Dechra shows veterinary medicine has defensive potential

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  • North American sales grow by nearly one quarter
  • Investors might want to see justification for premium valuation

As the cost of living ticks ever upward, there is some evidence that UK households are giving up their family pets. It’s a grim, if perhaps predictable, trend that could also mean businesses in the animal care industry will see a related dip in revenues.

However, these macroeconomic uncertainties were not reflected in the annual results of specialist veterinary medicine group Dechra Pharmaceuticals (DPH). In fact, the group reported that its companion animal products (CAP) division – which represents almost three-quarters of total turnover – grew by 16 per cent in its 2022 financial year.

Dechra’s global footprint in veterinary medicine may yet help it stay resilient in challenging times. While its EU pharmaceutical revenues grew by 8.2 per cent to £407mn, its North American sales grew by 24 per cent to just over £275mn. The latter region is clearly an area of ​​strategic growth for the group, which acquired two US companies – Piedmont Animal Health and Med-Pharmex – this summer.

“Piedmont offers a novel product runway and, if successful, could underpin double-digit growth for some time,” wrote Numis analysts in a 5 September note. “Med-Pharmex is immediately accretive and strengthens US position.”

The underlying gross profit margin for Dechra’s existing business decreased by 50 basis points to 56.4 per cent in the 2022 financial year. According to the group, this reflects “the strong CAP performance offset by the increased generic competition particularly in our [North America] business”. In other words, revenues for pet-focused pharma firms are threatened by competitors in much the same way that human drugmakers are.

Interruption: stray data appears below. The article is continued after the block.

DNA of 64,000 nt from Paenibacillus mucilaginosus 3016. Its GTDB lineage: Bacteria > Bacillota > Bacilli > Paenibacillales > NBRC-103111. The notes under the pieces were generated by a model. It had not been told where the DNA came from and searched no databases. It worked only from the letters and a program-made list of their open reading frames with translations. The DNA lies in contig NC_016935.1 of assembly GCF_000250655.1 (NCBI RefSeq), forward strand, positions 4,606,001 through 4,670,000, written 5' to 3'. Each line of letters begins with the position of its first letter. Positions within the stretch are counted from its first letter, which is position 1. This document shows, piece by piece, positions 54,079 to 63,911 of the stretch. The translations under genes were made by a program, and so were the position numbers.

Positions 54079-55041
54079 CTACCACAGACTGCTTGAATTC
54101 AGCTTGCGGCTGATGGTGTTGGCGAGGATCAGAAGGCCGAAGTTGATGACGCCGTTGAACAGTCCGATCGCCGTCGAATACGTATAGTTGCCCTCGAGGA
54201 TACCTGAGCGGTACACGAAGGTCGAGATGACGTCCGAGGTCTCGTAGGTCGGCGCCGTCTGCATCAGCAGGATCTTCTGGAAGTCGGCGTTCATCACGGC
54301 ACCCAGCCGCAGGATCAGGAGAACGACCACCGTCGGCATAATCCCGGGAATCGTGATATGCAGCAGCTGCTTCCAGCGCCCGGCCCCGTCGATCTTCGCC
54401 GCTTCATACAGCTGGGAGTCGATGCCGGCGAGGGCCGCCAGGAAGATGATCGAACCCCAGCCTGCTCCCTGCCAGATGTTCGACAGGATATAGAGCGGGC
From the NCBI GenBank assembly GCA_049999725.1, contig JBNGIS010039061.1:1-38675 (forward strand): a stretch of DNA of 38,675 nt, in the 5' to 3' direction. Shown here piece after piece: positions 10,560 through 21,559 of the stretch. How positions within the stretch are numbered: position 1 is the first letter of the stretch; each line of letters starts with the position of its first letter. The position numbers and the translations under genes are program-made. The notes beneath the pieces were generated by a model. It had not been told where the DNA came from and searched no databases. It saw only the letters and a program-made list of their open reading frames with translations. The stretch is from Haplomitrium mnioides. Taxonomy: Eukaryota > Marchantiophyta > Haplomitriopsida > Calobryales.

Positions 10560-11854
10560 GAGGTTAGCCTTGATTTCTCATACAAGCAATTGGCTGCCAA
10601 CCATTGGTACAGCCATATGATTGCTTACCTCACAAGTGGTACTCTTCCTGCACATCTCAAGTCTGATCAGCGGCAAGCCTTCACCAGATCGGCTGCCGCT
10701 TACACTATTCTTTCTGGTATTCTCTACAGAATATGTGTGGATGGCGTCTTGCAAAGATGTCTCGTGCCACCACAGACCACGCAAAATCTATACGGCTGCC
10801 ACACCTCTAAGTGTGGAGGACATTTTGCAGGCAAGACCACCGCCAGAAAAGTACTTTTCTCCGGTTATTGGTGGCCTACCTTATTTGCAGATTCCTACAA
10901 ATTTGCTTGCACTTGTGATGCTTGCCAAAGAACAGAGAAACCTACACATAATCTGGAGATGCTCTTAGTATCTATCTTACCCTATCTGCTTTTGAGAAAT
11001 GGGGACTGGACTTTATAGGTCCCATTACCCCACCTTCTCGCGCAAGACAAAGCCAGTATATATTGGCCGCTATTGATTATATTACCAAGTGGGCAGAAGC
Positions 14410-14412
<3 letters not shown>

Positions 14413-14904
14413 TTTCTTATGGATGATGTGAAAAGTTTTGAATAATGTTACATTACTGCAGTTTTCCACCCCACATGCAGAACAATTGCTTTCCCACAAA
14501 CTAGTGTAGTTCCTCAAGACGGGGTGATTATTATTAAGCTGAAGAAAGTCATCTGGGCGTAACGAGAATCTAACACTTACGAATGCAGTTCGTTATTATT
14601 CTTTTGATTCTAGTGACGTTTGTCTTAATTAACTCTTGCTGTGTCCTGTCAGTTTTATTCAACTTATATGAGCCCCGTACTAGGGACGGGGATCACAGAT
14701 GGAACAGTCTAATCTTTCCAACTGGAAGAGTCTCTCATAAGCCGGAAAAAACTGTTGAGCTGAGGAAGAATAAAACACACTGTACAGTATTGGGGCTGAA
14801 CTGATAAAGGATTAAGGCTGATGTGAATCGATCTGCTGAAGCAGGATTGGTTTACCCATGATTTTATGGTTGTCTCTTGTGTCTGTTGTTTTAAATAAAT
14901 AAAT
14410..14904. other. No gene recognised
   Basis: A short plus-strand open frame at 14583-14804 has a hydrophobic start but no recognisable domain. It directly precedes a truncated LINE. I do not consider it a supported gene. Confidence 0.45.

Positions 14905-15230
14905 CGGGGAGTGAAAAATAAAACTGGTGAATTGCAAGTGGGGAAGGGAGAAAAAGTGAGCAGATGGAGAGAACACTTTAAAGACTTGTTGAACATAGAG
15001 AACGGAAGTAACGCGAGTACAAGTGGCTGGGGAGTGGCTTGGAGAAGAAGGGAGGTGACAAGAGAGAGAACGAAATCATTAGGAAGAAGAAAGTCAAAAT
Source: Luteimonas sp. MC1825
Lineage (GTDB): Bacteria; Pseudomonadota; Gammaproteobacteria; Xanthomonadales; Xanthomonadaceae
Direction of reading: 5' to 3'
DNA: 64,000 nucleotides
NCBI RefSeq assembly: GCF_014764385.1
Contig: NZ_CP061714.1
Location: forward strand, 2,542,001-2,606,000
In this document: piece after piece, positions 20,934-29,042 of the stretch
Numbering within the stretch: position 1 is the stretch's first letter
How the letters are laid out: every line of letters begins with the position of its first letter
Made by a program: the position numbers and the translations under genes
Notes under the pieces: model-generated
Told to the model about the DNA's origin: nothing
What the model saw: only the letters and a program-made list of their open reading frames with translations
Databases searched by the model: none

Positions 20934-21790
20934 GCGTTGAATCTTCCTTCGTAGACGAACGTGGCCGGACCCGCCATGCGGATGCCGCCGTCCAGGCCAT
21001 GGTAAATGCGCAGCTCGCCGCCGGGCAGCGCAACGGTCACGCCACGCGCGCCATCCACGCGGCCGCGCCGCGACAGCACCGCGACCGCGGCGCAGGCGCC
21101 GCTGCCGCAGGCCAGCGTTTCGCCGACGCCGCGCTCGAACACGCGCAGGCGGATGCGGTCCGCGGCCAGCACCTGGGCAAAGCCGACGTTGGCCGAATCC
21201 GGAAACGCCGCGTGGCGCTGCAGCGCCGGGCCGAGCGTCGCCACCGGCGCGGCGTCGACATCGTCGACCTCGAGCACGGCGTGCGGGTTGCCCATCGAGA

Dechra’s management also noted that revenue growth normalized in the second half of the year as the benefit of increased spending on pets seen slowed during the pandemic. But analysts are largely optimistic about its ability to continue growing in the post-Covid economy.

“Dechra’s markets remain resilient and in growth, its supply chain robust, while recent acquisitions, along with product approvals and a well-stocked pipeline, support and de-risk future growth in our view,” reads the Numis note.

The group’s present valuation, however, may give prospective investors reason to pause. At 20.8 times full-year EV to Ebitda, analysts at Panmure Gordon say Dechra is trading at a significant premium to its reference peer group. Whether veterinary medicine will prove to be a defensive sector in the coming downturn remains to be seen. We think Dechra must justify its premium pricing with a continually strong performance. Hold.

Last IC View: 3,811, 21 Feb 2022

TOUCH: 3,172-3,180p 12-MONTH HIGH: 5,405p LOW: 3.066p
Year to 30 June Turnover (£mn) Pre tax profit (£mn) Earnings per share (p) Dividend per share (p)
2018 407 28.9 37.2 25.5
2019 182 27.8 30.2 31.6
2020 515 40.9 32.9 34.3
2021 608 74.0 51.3 40.5
2022 682 77.6 53.7 44.9
%change +12 +5 +5 +11
Ex div: 27 Oct
Payment: 18 Nov
*Includes intangible assets of £731mn, or 642p a share